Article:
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Open Journal of Cardiology

ISSN: 2075-9010
Volume 6, 2017

Indexed in:

Open Journal of Cardiology, 2017, 6-1 [Research Article]

Precipitating Factors of Acute Decompensated Heart Failure in Hospitalized Patients in Cardiology in Burkina Faso

Anna Thiam, Abdoul Salam Doulgou, André K Samadoulougou, Patrice Zabsonré
Yalgado Ouedraogo University hospital: Ouagadougou Burkina Faso

Corresponding Author & Address:

Anna Thiam*
Yalgado Ouedraogo University hospital: Ouagadougou Burkina Faso; Email: annathiamtall@yahoo.fr or annathiam50@gmail.com; Phone: (00226) 70333400; BP 1165 Ouagadougou 09 Burkina Faso

Article History:
Published: 27th March, 2017   Accepted: 27th March, 2017
Received: 23rd January, 2017      

Open Journal of Cardiology, 2017, 6-1

© Thiam et al.; licensee Ross Science Publishers
ROSS Open Access articles will be distributed under the terms of the Creative Commons Attribution License (http://creativecommons.org/licenses/by/3.0), which permits unrestricted use, distribution, and reproduction in any medium, provided that the original work will always be cited properly.

Keywords: Heart failure, factors of decompensation, Burkina Faso


Heart failure is a common health condition in the course of which many acute episodes of decompensation may occur and require hospitalizations. The objective of this study is to identify the precipitating factors of acute decompensated heart failure in hospitalized patients.

Patients and methods
We conducted a transversal and descriptive study at the Inpatient cardiology unit from May 2014 to December 2014. All patients over 15 year of age, under treatment for previously diagnosed heart failure, and hospitalized for acute decompensated heart failure were enrolled.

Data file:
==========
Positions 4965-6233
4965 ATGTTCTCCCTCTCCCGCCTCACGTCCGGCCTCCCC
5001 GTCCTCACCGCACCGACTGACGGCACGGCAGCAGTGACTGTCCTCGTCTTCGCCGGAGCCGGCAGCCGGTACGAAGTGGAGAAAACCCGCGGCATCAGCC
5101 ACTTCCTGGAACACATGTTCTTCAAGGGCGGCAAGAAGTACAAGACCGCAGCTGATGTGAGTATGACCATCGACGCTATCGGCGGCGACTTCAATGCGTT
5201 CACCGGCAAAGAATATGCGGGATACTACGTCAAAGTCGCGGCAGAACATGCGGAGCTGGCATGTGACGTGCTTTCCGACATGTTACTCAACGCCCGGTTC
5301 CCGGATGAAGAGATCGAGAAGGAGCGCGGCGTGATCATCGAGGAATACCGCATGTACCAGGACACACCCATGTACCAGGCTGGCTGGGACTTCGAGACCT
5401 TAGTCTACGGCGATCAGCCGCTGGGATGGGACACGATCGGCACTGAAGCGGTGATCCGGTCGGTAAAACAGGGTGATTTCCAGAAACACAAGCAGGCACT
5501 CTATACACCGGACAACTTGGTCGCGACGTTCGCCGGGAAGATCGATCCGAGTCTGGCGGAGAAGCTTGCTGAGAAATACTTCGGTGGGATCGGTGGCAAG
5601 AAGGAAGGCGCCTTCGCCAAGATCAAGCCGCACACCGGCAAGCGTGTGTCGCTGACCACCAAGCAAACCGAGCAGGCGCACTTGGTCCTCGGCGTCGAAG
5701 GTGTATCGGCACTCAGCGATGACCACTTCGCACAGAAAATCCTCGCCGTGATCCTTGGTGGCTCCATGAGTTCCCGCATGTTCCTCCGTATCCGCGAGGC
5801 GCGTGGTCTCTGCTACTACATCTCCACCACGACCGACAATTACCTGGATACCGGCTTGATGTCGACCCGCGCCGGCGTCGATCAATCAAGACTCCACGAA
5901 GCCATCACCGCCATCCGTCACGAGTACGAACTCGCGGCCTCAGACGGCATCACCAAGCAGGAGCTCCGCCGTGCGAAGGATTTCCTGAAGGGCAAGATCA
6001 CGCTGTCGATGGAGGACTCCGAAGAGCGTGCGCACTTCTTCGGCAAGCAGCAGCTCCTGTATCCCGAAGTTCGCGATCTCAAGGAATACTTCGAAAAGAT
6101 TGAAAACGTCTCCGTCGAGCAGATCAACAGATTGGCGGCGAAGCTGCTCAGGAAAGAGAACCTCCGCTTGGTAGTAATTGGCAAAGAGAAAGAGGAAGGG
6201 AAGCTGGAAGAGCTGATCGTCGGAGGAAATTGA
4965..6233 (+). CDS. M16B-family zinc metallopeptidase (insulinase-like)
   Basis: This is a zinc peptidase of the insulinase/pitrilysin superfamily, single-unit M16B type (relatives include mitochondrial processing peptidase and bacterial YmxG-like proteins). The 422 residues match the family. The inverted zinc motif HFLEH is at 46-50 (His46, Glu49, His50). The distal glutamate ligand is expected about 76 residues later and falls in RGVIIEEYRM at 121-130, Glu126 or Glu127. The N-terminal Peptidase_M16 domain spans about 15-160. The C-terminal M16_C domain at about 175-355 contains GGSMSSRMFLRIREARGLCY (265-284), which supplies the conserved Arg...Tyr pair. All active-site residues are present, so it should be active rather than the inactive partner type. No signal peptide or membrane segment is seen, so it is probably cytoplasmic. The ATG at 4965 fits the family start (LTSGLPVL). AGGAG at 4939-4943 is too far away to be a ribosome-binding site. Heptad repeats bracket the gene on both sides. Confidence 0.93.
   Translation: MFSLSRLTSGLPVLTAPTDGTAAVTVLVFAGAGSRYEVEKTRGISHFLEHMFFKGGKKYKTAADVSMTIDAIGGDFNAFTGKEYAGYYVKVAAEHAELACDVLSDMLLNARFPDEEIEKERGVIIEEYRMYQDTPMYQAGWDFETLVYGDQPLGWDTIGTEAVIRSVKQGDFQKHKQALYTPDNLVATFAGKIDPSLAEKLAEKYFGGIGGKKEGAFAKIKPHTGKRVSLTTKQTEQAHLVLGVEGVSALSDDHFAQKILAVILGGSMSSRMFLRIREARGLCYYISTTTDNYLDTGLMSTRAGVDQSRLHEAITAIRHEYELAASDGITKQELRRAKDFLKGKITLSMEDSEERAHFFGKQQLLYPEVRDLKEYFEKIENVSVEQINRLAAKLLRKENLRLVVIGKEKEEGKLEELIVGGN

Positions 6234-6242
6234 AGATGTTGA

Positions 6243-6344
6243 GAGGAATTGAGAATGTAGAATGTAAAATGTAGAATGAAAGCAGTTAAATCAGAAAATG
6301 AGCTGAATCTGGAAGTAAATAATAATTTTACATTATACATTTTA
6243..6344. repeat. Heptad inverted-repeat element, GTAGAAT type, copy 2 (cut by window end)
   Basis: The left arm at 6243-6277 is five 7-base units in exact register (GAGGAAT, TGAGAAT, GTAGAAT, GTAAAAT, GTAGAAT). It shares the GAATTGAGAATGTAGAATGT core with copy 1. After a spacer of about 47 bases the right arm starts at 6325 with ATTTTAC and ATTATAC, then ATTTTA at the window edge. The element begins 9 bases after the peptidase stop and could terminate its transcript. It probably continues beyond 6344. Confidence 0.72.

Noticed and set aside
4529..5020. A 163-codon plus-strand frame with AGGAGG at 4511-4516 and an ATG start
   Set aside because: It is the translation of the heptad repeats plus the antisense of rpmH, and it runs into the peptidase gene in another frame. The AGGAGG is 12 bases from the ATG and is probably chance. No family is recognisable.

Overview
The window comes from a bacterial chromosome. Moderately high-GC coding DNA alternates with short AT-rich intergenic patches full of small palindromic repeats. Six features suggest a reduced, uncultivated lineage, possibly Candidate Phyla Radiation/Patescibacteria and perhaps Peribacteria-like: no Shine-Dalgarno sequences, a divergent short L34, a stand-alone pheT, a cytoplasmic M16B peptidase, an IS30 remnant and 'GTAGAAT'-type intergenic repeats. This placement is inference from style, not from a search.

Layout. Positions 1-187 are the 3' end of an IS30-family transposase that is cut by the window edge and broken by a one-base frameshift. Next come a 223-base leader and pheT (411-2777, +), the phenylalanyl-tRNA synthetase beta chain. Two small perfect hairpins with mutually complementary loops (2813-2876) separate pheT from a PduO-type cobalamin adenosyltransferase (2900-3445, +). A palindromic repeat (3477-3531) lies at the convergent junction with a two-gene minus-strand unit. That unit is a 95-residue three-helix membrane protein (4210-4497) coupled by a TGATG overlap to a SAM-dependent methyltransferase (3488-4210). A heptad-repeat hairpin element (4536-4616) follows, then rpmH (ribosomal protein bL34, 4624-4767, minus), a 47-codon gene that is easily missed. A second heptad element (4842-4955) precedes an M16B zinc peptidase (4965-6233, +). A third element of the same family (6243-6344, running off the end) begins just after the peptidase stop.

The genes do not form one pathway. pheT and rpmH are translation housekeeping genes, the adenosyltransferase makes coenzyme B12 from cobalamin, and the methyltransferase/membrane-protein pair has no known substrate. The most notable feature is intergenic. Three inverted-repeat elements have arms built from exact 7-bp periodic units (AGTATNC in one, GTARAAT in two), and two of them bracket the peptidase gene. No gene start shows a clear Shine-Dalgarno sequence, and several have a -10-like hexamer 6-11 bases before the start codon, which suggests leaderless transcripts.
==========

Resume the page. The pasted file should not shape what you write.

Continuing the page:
We enrolled a total of eighty one (81) patients. Mean age was 56.25 years with extremes of 21 and 85 years. Sex ratio was 1.07. Patients with permanent job and regular income accounted for 8.6% of cases. Underlying heart diseases were hypertensive cardiomyopathy in 37% of cases and rheumatic valvular diseases in 26% of cases. No precipitation factor was identified in 13.6% of cases. Noncompliance with treatment was noticed in 65.4% of cases and 12% of patients were out of medications due to: lack of financial resources (60.4%), and abatement of symptoms (15.8%). Other precipitating factors were rhythm disorders (39.5%), conduction disorder (4.9%) and infection (27.2%). Lung infections (54.5%) and urinary tract infections (18%) were predominant. Anemia was reported in 35.8% of cases.

Diagnosis of heart failure implies proper therapeutic follow up from health professionals and good compliance to treatment from patients.

©2017 Ross Science Publishers